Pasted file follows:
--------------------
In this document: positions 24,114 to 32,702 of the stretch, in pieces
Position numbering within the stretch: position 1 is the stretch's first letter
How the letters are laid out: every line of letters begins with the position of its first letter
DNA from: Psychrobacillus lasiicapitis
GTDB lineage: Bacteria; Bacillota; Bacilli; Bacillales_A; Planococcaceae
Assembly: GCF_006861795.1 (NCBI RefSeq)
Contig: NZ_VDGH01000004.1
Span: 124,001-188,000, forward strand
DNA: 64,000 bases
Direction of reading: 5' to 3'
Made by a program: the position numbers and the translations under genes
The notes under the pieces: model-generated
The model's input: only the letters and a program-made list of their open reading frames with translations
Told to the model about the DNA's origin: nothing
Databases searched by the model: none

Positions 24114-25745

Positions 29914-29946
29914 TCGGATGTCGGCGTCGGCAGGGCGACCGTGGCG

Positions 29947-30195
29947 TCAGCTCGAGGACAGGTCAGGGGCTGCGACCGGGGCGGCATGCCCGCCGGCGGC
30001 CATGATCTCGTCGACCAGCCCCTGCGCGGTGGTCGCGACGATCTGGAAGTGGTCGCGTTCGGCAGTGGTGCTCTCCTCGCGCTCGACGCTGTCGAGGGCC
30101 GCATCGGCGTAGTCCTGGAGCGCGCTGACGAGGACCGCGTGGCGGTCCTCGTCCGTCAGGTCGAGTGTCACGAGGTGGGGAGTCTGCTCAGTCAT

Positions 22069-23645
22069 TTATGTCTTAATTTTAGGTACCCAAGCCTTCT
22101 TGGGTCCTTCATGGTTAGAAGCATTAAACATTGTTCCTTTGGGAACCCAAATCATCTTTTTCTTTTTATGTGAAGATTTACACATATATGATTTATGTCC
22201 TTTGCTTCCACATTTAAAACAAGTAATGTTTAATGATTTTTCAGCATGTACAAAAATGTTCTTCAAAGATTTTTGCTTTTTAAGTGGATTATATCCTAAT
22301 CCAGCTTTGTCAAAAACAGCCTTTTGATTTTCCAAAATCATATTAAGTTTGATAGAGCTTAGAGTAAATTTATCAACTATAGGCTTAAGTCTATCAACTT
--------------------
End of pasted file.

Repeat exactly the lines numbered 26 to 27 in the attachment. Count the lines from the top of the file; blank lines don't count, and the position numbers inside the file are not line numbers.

22201 TTTGCTTCCACATTTAAAACAAGTAATGTTTAATGATTTTTCAGCATGTACAAAAATGTTCTTCAAAGATTTTTGCTTTTTAAGTGGATTATATCCTAAT
22301 CCAGCTTTGTCAAAAACAGCCTTTTGATTTTCCAAAATCATATTAAGTTTGATAGAGCTTAGAGTAAATTTATCAACTATAGGCTTAAGTCTATCAACTT